Federal Perkins Loans (The Federal Perkins Loan program expired in September 2017, but loans disbursed through the program may still qualify.)
A minimum one year of teaching and at least one of the following requirements:
• Teaching at a low-income school; search for a school in this directory
• Teaching science, math, foreign languages, bilingual studies, or special education
• Teaching a subject that has a shortage of qualified teachers in your state
• Teaching in a school operated by the Bureau of Indian Affairs or on a qualifying Indian reservation
Those who are eligible for the Perkins Loans Cancellation for Teachers may have all of their Perkins Loans forgiven. The catch is, cancellation happens in stair-step increments over five years. And in order to qualify for this program, an employee must work directly for the school system—qualifying is entirely contingent on position duties. Here’s how the incremental forgiveness system works:
• 15% of the original Perkins loan balance is canceled per year for the first and second years of service
• 20% is canceled in both the third and fourth years
• 30% is canceled in the fifth year
Each school has its own process, so borrowers should contact the school that administered the Perkins Loan.
State and Local Student Loan Forgiveness Programs
Some states offer loan forgiveness programs for teachers, especially for those that work in subject areas in high need. One place to start your search for a state and local teacher loan forgiveness program is through this database created by the American Federation of Teachers.
What About My Other Student Loans?
So far, all of the programs we’ve discussed only apply to federal loans. What can be done if borrowers have other loans (like private loans) that don’t qualify for federal teacher loan forgiveness?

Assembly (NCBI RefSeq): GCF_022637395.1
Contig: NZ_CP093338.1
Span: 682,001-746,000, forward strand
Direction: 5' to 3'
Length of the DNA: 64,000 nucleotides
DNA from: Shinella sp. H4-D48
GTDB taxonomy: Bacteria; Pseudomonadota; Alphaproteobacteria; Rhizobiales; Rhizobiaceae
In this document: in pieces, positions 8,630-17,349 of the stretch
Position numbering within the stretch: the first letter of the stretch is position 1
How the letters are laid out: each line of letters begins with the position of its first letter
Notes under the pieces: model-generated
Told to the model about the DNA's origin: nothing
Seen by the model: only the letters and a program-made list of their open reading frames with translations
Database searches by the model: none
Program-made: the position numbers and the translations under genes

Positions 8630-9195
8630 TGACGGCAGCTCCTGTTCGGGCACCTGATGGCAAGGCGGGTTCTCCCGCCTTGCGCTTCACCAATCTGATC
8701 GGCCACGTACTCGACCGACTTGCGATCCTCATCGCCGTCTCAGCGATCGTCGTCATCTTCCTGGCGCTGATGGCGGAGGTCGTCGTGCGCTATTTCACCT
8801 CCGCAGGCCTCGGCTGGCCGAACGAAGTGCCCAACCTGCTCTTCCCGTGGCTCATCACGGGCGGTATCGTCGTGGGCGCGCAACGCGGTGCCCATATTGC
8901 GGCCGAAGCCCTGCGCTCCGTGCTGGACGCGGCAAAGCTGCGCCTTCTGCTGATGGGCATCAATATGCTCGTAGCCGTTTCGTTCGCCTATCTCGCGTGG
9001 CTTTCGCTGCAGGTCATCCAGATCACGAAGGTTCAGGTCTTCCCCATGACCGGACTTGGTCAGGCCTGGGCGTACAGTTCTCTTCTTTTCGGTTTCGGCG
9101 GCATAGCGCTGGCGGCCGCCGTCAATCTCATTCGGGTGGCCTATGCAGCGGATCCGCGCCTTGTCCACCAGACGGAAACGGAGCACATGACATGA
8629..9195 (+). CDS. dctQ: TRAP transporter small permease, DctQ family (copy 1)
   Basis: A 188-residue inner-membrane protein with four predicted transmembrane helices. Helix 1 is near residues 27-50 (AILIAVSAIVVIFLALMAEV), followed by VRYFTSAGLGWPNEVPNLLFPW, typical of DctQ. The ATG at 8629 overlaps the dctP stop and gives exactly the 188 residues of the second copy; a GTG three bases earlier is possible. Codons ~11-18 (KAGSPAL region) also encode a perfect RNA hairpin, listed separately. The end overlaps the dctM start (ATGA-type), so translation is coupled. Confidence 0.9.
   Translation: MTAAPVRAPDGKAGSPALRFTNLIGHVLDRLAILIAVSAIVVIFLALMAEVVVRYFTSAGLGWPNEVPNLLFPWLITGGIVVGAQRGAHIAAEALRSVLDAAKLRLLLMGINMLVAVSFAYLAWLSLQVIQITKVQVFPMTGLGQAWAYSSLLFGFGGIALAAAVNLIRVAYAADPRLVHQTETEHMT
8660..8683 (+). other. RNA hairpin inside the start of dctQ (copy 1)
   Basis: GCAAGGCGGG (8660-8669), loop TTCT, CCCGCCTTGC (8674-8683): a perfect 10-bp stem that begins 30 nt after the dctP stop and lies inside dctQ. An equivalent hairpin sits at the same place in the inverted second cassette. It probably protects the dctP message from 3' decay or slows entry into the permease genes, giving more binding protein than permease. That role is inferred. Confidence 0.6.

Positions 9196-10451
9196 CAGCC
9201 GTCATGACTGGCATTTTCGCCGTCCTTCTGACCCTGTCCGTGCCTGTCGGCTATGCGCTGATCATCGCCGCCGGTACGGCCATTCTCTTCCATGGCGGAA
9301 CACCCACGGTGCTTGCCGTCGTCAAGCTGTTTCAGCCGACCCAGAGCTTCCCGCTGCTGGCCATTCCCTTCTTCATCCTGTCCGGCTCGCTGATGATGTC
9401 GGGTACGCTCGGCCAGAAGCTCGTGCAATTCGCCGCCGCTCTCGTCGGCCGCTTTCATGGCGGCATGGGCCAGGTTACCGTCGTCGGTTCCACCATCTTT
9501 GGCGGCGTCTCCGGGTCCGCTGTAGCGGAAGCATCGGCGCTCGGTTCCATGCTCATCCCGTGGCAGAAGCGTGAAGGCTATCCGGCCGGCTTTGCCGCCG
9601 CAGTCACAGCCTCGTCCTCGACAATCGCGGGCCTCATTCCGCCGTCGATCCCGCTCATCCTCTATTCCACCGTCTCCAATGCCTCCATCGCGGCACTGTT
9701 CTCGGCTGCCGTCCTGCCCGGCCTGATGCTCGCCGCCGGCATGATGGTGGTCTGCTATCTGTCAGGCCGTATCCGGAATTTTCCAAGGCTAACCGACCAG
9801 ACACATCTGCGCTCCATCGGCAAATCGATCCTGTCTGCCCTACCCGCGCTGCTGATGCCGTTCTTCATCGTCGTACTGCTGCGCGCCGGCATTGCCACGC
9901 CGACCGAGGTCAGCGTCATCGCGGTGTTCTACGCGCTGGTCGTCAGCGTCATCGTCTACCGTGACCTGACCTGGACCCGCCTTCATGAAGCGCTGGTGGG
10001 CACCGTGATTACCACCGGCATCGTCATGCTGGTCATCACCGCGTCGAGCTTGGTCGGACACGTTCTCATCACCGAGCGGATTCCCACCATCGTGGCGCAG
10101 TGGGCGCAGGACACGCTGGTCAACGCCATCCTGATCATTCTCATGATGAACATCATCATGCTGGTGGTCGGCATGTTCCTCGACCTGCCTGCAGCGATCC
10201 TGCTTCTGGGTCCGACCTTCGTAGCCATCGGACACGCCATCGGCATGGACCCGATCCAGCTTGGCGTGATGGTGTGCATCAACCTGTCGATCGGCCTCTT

One option is to look into refinancing the student loans. When a borrower refinances a student loan or multiple loans, they are essentially paying those loans off with a new loan from a new lender. Ideally, the new loan has a more competitive interest rate than the existing loan(s), which could potentially save the borrower money over the life of the loan.
Borrowers can refinance both private and federal student loans, so it is an option for teachers who don’t have loans that qualify for one of the federal forgiveness or cancellation programs.
Because refinancing happens with a private lender (not the government), a borrower would lose federal loan benefits such as access to the PSLF program and the Teacher Loan Cancellation Program.
Teachers with federal student loans may be able to pursue loan forgiveness through programs like Teacher Loan Forgiveness or Public Service Loan Forgiveness. Borrowers who hold Perkins Loans may also be able to pursue Perkins Loan Cancellation for Teachers.